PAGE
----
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"How Come?" and "What If...?"

This issue of ForeWord highlights children’s books. So I’ve been thinking a lot about what makes the best ones so darn good, and there’s at least one aspect I’ve identified about which I am certain: Kids constantly ask the hardest questions, unapologetically—things like “How come?” and “What if … ?” They are not afraid to dream, and their favorite books reflect that uninhibited spirit. Children are innately curious, but that curiosity can fade over time as adults carefully and methodically instruct them to go with the flow. But what if, instead of trying to curb that curiosity, we were to follow their lead and recultivate a willingness to ask tough questions of ourselves, our partners, our friends and colleagues, and of our government? At the least, we would be thinking about the kinds of subjects addressed by the best adult books in this issue, which also, as it turns out, feature authors and their characters who still dare to dream. With our newfound kid-knowledge, we may rediscover that the most valuable lessons are not always found in the likeliest places, and in the process, we just might ignite one of those dreams.

When Jeannette Winterson was young, her mother asked her, “Why be happy when you can be normal?” (the question that was to become the title of her bittersweet new memoir). Luckily for us, Jeannette didn’t listen to her mom, continued to ask hard questions of herself, and pursued her goal of happiness—which has extraordinary writing as its foundation.

There are other authors asking the serious questions, too. The authors of Autism All-Stars propose this: “What if autism wasn’t seen as a disability but as a unique strength?” Stephanie Marohn’s What the Animals Taught Me and Renata Salecl’s The Tyranny of Choice both resulted from their seeking out-of-the-way truths. Our collection of titles in the business feature asks this significant, preemptive question, “Do I really have what it takes to start a business?” then it steers readers through inventive ways to arrive at an answer. “How do we reconcile our religious differences in the political area?” poses the feature about the religion genre. The bottom line throughout the books in our self-help article is this: “Am I happy with my life and who I’ve become?” Expanding that query to a global scale and asking, “Is the US always destined to be at odds with Russia?” are two of the Spotlights delivering extended reviews.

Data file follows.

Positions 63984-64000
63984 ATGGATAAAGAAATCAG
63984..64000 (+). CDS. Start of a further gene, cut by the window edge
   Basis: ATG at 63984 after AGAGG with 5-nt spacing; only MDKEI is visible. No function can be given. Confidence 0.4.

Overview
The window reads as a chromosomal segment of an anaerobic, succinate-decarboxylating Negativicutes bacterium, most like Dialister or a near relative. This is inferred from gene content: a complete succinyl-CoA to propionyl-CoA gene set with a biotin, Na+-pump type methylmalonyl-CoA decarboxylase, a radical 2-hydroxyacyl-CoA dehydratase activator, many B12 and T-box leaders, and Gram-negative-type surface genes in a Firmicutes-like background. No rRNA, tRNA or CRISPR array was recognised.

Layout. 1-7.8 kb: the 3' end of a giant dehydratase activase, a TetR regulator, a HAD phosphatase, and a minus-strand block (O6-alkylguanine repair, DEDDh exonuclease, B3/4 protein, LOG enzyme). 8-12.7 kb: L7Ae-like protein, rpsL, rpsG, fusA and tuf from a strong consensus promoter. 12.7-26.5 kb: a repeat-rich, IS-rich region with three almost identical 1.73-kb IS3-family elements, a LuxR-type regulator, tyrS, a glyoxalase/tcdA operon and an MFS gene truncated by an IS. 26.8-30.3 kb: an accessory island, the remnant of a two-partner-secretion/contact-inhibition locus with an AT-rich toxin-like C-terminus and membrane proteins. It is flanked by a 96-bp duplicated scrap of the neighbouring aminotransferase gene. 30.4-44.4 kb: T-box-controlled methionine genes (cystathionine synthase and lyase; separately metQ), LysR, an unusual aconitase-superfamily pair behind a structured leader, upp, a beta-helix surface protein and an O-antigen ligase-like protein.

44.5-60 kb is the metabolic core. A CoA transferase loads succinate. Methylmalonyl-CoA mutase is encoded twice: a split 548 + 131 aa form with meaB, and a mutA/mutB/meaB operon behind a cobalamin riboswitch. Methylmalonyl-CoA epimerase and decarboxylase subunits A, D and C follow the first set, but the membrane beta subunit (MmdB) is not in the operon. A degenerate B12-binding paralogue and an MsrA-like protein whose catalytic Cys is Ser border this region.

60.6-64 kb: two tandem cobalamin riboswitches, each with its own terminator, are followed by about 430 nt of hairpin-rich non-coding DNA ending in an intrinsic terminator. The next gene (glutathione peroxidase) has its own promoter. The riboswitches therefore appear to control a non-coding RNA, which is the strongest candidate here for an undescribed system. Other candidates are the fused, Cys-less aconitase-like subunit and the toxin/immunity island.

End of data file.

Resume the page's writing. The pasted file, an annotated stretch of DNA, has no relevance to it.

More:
In an Author Pages interview, Jack Driscoll, a northern Michigan author and teacher, recalls his writing instructor, John Irving, simply nodding when Jack first summoned the guts to tell him he wanted to be a writer. Driscoll took that gesture as a substitute for what he calls the most wonderful word in the English language: “yes.” And he never looked back. Ten books later, The World of a Few Minutes Ago, his new collection of short stories, has been released.

Our article on young adult fiction titles profiles children who are struggling with their passage to grown-up life: those who are without solid examples to follow and largely have to make it up as they go. And perhaps that’s the most important lesson to be gained from adopting a willingness to ask the hard questions: Charting your own course will no doubt be the most difficult—and most rewarding—path you can take through life. And, of course, you’ll need plenty of literary nourishment along the way.

Julie Eakin

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